Life in the north-east of England is enriched by another legacy of the Bowes family, the mausoleum chapel at Gibside. Designed by James Paine, the foremost architect of his time, the chapel is one of the finest classical buildings in the region. In addition, its history provides a telling example of the complementary roles of the two families. The construction of the chapel was begun by George Bowes but was left unfinished, and its completion and consecration was accomplished by George Bowes' grandson, the 10th Earl of Strathmore. It is most fortunate that, due to the care of its owners, such a fine building has survived. The chapel is now administered by the National Trust and is open to the public.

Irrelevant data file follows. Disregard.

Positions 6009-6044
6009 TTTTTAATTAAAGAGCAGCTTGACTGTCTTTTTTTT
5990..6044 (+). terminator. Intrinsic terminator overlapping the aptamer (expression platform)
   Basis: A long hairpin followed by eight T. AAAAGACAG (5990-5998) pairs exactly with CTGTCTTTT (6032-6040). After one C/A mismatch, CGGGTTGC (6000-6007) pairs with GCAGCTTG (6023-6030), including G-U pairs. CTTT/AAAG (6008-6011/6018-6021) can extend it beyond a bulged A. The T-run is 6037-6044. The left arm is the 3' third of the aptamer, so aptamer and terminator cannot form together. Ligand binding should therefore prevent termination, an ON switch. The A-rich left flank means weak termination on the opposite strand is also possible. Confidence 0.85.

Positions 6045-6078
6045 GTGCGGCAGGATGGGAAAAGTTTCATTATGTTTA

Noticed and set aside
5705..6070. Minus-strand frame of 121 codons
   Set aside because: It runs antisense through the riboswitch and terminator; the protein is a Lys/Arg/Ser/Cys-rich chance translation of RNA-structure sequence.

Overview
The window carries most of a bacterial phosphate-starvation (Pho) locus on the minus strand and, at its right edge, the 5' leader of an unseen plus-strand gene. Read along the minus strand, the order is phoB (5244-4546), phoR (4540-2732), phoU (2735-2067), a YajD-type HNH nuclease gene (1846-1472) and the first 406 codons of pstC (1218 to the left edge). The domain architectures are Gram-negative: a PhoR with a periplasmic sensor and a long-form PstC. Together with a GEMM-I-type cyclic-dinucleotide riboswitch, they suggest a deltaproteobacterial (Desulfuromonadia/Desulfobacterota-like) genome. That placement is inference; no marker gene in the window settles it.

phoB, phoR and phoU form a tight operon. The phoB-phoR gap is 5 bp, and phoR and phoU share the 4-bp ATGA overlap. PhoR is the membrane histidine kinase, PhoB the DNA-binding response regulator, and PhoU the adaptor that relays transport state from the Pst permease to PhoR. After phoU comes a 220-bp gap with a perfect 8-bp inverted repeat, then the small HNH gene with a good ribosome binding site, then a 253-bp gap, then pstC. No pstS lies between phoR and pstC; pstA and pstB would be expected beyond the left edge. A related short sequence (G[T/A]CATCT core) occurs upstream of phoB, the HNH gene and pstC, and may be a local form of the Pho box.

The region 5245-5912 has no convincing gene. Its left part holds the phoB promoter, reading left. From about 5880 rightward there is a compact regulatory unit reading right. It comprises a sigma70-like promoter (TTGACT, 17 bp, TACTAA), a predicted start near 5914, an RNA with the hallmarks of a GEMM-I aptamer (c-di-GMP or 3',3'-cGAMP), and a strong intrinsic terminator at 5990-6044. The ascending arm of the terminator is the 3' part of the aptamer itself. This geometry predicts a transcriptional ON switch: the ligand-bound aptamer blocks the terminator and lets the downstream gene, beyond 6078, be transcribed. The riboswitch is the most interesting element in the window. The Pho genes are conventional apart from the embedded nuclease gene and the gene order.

Thus, although the Bowes and Strathmore families no longer play their previously active role in the social, industrial and political life of the county, they have, perhaps uniquely, left behind them two monuments to the five centuries of their presence from which the people of County Durham can derive enjoyment and education.

Ref: ‘Streatlam and Gibside’ designed and published by Durham County Council 1980


 

The Director of the Gibside Estate was kind enough to provide us with this recent photograph of Gibside Hall.